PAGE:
- AMC generally ranges from Rs. 300 to 900
- These are payable annually, but some DPs may require quarterly fees or a lifetime fee of Rs. 2,000 or above.
Many DPs waive off AMC for the first year of account opening to attract more investors. DPs under banks may offer differential AMC rates. Some may offer a three-in-one (demat, trading & savings) account and in turn charge lower fees since it’s easier to map the trading account with the same bank’s savings account. In case the mapping is with another bank’s savings account, then the AMC may be higher.
Every transaction that is carried out by an investor or trading from a Demat account is with the intent of earning profits. Therefore, every DP, for the services provided towards earning profits, will charge a nominal fee known as transaction fees.
Factors to note about transaction fees:
- This has to be paid per transaction – every time that financial security comes in or goes out from a Demat account.
- DPs generally charge these on a monthly basis. Some may charge based on the number of transactions done in an account or a flat fee at the end of a month.
- The charges may differ across different types of transactions, such as buying or selling.
- Some DPs may charge these fees when the securities are debited. Some charge for both buying and selling.
- Most DPs charge transaction fees of around Rs. 1.5 per security traded.
There are also various miscellaneous charges levied for specific services provided by DPs.
- Those who have physical shares and want to dematerialize them may be asked to pay Rs. 5 per certificate for dematerialising.
- Rematerialization of shares, i.e. conversion of digital certificates into the paper format may approximately cost Rs. 25 per share certificate.
- Separate fees may also be applicable for services such as
- non-periodic statements,
- mailing charges, etc
Despite the multiple charges that may be applicable to a Demat account, it is a safe, convenient and low-cost mode of investing in the stock markets. Those who are just starting off with stock market investments must carefully compare the different Demat account charges and fees across different DPs before finalizing one for opening a Demat account.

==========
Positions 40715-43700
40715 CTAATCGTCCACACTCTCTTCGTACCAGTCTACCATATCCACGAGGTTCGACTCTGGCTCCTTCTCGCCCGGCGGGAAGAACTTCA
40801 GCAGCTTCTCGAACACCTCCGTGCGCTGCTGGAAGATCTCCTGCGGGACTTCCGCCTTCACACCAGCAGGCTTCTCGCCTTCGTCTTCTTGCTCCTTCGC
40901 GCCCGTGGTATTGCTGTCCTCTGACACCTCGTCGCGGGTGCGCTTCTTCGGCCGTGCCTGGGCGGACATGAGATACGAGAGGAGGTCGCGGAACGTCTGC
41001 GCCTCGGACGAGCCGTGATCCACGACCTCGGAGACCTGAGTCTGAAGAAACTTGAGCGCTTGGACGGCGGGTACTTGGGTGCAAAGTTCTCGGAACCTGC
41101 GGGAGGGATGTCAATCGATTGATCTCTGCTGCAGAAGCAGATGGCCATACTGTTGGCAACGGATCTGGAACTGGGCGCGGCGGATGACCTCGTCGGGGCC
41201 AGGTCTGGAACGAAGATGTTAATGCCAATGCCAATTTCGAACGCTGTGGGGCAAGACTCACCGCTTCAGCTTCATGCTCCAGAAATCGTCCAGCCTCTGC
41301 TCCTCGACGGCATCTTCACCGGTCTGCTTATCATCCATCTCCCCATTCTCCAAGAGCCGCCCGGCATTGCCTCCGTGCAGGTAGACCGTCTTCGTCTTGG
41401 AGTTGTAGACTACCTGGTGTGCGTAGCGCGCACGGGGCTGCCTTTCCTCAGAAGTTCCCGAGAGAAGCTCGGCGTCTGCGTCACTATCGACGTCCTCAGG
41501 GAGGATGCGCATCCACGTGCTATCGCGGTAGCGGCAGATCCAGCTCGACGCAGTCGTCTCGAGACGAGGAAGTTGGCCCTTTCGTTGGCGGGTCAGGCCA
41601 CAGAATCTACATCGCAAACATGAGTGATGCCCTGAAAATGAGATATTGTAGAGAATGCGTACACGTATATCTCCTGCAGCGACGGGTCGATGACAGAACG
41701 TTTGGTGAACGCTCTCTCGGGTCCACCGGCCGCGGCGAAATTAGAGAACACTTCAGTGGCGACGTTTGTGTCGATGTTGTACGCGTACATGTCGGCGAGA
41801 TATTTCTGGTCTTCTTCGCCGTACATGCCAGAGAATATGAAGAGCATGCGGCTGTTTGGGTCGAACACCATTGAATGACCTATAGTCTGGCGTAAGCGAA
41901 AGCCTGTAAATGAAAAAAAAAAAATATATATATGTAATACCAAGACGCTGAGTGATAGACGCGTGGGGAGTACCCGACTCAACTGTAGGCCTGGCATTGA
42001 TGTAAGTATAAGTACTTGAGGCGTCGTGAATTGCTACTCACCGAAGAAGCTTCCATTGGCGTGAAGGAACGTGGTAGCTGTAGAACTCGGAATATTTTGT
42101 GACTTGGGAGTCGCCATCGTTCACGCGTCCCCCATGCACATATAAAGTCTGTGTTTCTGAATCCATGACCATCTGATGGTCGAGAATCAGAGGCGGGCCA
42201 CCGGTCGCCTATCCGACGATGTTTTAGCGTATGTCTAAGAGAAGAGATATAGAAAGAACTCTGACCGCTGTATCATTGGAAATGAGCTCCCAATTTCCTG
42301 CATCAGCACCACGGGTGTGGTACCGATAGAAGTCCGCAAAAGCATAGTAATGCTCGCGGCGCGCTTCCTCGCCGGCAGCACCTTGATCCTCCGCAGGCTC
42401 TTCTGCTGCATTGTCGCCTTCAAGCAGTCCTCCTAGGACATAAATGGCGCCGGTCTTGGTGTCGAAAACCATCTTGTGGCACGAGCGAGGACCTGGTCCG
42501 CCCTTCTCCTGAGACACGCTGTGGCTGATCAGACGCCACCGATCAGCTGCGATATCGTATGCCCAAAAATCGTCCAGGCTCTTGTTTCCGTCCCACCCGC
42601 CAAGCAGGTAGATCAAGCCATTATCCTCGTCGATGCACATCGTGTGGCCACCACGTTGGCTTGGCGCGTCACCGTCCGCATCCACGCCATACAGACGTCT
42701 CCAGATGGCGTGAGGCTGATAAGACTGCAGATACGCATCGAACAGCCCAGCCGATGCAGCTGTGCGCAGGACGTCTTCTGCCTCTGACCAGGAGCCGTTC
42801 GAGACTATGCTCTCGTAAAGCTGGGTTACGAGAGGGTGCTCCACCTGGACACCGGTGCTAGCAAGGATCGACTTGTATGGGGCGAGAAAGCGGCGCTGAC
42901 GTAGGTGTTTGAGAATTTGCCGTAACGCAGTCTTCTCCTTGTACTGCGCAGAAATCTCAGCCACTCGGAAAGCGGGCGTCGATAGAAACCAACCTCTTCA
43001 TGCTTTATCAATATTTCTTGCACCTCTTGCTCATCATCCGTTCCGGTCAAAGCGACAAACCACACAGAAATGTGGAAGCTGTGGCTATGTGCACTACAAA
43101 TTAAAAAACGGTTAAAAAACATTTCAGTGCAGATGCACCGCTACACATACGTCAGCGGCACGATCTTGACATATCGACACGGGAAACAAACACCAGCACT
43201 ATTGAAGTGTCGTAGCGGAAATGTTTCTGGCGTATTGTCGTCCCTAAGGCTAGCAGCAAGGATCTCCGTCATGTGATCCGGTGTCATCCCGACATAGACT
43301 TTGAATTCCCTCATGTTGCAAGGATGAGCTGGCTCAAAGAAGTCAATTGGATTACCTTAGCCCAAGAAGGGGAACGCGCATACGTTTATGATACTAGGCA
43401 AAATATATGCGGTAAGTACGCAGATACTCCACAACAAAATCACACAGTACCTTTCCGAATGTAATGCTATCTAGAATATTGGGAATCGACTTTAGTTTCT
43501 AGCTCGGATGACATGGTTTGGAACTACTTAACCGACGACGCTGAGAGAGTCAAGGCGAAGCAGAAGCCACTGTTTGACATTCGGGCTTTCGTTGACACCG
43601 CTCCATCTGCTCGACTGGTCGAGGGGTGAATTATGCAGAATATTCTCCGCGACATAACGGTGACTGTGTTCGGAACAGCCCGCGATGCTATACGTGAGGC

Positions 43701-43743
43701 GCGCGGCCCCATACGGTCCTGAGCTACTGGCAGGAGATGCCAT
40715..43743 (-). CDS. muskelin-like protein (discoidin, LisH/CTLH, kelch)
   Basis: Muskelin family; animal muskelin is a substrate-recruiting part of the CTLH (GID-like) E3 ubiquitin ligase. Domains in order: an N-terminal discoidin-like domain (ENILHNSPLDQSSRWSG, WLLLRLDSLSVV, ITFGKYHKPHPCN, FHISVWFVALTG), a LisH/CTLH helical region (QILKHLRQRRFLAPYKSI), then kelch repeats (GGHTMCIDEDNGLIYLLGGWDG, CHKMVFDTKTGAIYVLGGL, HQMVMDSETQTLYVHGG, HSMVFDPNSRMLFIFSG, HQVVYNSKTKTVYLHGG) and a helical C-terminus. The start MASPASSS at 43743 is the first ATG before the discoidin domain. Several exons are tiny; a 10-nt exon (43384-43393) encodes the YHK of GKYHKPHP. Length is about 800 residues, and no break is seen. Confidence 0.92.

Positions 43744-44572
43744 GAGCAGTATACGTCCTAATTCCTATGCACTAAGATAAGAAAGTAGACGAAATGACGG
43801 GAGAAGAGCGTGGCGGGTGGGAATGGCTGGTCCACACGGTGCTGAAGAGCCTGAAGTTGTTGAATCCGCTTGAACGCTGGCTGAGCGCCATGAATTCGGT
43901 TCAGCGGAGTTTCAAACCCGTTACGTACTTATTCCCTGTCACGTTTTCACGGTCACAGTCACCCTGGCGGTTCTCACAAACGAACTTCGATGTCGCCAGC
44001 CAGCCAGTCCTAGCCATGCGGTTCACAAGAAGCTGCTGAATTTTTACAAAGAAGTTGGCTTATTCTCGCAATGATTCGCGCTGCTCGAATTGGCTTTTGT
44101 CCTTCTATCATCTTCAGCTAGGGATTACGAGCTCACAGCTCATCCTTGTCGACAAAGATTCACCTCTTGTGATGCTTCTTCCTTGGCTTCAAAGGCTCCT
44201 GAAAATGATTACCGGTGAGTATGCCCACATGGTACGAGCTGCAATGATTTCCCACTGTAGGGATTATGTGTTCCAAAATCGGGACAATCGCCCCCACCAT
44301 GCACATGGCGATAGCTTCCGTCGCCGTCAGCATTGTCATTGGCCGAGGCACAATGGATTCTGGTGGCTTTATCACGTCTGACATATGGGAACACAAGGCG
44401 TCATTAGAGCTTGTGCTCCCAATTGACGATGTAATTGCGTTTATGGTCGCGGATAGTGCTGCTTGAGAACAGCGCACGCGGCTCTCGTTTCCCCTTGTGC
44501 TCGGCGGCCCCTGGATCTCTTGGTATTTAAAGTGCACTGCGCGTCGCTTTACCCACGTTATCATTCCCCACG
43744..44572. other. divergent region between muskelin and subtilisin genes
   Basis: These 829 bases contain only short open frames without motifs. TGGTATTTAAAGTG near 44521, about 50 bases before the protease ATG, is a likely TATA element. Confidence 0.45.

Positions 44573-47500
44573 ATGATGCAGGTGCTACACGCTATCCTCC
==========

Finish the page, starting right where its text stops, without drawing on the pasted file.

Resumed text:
To open a Demat account easily, you can download the Fisdom app on your smartphone. The app allows an easy online KYC process, after which you can request a Demat account opening to begin trading in the stock markets.
Demat account is essential for investors or traders who want to do delivery trading. This is because Demat accounts hold securities in digital form and retain them safely until the account holder decides to sell them.
Depository Participants (DP) are agents that connect the depositories and investors. For investing in the stock markets, one has to approach a depository. This can be done only via a DP. The Demat account that an investor or trader holds for participating in stock markets is maintained with a DP.
A Demat account plays the role of a repository that contains securities bought by the account owner. If an investor or trader wants delivery of securities after buying, these are stored in a Demat account.
No, trading accounts differ from Demat accounts. A trading account is essential for trading or investing in the stock markets whereas a Demat account is required for delivery-based trading/investing. Intraday traders need not open a Demat account since it does not involve the delivery of securities.